Tag Archives: Fort Collins

“Driving Miss Daisy” At Bas Bleu Theatre In Fort Collins

Wendy Ishii In Peak Form In Award Winning Drama

Reviewed by Tom Jones
October 20, 2019

Times they are a changing! Or are they? Playwright Alfred Uhry received the Pulitzer Prize for Drama in 1988 for “Driving Miss Daisy, “dealing with the relationship between an elderly Jewish widow and her black chauffeur. Uhry’s semi-biographical play begins in Atlanta, Georgia in 1948 and is based on the later years of Uhry’s grandmother, Daisy.

Uhry’s memory tale looks at the complexity of relationships in the Atlanta of 1948 immediately following World War II.

Photo Credit Bill Cotton

Wendy Ishii is stunning as the very independent Daisy Werthan. She is depicted as a somewhat “older lady,” at 72

Ishii’s “Daisy” is a highly independent woman of means who wants to remain highly independent, and doesn’t want anyone to know anything about her “means.” As the play opens, she has just wrecked another car, and is being told by her adult businessman son, Boolie Werthan, that she can no longer drive. He is eager to hire an African-American, Hoke Coleburn, to take his mother to the grocery store, to church, etc. Daisy will have none of that. Hoke turns up at Daisy’s home with instructions to take her wherever she wants to go. He just sits in the kitchen for several days waiting for the signal to drive – a request that is slow in coming.

“Time” does have a good effect on the situation, as Daisy finally accepts the reality that she is to be driven around. In slightly more than 90 minutes (with no Intermission,) Uhry’s Daisy Werthan and Hoke Coleburn create an enlightening, and thought provoking relationship.

Photo Credit Bill Cotton

Ishii is at her best. The transition she makes in the 15 years covered by the story shows great empathy, along with incredible acting skills. When the audience met the actors in the lobby following the performance, I was extremely relieved to find a youthful Ishii. The brightness returned to her eyes, and so did her naturally healthy and happy demeanor. Towards the conclusion of the play, Daisy’s mind has become trapped in her ageing body, and she is barely able to move her twitching arm. Ishii did comment that the portrayal is substantially more work than she realized it would be when she decided to take the role.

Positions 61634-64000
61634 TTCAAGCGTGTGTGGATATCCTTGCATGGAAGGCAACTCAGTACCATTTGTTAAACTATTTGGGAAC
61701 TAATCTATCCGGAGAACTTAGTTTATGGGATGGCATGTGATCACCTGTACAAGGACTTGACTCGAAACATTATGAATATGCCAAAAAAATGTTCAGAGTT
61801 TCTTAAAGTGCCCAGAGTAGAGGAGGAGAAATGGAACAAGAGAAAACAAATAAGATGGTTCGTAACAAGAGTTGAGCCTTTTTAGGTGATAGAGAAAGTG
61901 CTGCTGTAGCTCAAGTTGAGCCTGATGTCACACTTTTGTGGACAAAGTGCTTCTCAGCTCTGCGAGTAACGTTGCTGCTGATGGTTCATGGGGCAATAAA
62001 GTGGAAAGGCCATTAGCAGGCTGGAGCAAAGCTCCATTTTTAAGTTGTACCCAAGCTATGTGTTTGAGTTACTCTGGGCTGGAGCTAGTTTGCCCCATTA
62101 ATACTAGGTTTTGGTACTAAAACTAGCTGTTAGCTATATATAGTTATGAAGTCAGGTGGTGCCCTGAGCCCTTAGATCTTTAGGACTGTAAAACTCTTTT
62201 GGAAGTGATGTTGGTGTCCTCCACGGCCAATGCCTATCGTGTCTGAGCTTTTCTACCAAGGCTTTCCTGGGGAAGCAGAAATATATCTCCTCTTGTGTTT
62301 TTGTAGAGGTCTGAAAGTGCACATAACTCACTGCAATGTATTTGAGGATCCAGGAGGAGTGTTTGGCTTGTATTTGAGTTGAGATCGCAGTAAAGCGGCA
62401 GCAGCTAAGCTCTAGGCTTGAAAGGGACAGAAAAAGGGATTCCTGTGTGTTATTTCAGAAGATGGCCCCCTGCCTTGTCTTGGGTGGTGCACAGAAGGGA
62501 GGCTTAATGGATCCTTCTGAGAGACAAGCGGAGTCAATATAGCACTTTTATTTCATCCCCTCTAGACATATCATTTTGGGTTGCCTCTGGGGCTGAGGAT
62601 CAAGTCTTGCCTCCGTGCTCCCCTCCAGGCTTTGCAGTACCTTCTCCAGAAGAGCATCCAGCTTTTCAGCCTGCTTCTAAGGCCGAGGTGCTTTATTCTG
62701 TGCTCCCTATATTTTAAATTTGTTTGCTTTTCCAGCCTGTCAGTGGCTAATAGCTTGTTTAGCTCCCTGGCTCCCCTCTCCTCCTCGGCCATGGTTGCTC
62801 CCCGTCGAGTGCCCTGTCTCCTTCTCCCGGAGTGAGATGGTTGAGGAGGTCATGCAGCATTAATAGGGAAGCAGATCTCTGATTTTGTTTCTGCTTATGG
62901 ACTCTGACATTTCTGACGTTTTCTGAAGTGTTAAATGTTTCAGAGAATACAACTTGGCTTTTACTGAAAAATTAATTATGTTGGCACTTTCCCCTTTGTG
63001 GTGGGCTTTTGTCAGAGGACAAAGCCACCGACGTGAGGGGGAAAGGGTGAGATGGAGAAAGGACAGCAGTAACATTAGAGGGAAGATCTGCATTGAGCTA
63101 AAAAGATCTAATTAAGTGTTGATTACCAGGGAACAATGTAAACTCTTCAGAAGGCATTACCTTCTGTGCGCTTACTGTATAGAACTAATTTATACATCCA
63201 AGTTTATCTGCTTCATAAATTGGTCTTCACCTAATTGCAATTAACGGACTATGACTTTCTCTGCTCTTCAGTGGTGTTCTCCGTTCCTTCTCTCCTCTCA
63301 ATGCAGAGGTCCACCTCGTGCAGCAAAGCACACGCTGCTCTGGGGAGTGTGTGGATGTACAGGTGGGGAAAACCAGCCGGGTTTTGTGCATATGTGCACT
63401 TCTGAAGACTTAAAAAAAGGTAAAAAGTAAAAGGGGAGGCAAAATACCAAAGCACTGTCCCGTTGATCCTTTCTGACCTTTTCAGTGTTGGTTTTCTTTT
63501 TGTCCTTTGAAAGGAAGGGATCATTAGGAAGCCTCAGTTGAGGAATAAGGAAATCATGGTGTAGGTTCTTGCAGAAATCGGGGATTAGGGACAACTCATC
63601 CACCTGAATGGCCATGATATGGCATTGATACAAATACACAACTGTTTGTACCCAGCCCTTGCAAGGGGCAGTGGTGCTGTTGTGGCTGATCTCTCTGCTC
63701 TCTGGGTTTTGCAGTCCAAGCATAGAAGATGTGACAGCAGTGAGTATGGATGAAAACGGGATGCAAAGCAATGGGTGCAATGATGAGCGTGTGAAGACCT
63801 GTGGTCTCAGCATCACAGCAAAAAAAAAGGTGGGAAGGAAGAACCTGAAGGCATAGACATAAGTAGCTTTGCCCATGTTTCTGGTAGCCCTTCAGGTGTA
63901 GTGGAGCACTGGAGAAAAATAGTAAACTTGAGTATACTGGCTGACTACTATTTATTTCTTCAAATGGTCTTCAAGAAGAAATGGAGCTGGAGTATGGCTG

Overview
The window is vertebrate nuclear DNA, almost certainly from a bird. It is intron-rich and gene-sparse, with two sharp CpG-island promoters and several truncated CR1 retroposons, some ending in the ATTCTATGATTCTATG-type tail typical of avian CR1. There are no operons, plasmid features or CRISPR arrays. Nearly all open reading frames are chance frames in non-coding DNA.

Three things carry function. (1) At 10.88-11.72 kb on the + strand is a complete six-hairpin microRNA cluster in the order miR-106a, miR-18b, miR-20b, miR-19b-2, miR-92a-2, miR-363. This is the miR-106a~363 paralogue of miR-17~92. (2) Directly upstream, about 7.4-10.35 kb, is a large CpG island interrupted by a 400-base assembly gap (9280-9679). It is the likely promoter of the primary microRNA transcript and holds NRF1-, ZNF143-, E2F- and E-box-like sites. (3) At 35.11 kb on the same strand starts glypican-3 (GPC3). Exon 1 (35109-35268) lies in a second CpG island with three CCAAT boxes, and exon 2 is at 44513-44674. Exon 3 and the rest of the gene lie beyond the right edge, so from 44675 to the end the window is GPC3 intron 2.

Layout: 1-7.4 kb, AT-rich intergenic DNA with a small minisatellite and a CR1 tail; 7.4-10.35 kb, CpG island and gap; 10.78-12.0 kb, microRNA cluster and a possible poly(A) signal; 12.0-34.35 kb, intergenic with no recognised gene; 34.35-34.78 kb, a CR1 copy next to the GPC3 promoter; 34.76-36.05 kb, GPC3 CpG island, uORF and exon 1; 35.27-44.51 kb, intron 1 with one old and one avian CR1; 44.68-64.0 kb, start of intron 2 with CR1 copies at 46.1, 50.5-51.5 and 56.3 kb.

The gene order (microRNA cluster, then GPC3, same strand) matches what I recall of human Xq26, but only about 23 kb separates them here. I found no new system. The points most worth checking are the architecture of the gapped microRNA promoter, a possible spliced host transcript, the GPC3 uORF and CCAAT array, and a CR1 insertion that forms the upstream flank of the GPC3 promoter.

Photo Credit Bill Cotton

Herman Gabin Gaddy portrays Hoke. He has a remarkable theatrical background. He has produced radio programs, danced in musicals, sung, acted, or assisted with direction of dramas, comedies, operas as well as starring in a one-man show on Broadway. He is a force to be reckoned with and is a welcome addition to the Bas Bleu stage.

Kristopher Erickson plays Daisy’s son, Boolie. He is new to Bas Bleu audiences. He is very good, comfortable on stage, and convincing as Daisy’s successful son trying to find his own way in the Atlanta business and social scene of 1948.

The stage set is very good, including a revolving stage that takes Daisy and Hoke out driving. Jeffrey Bigger has directed the show with great care. He has kept the original tone of the thoughtful play while providing the audience with a great history lesson.

The original Off-Broadway production premiered in 1987 and was an enormous success. It was a highly respected movie in 1989.

Have compassion, understanding, appreciation, and acceptance of others changed since Uhry’s grandmother lived in Atlanta in the 1940s? I’d like to say, “But of course they have.” Seeing “Driving Miss Daisy,” however, is troublesome. Perhaps society has not made the great strides we’d like to think we’ve made. Many more friendships like that of Daisy and Hoke might be the answer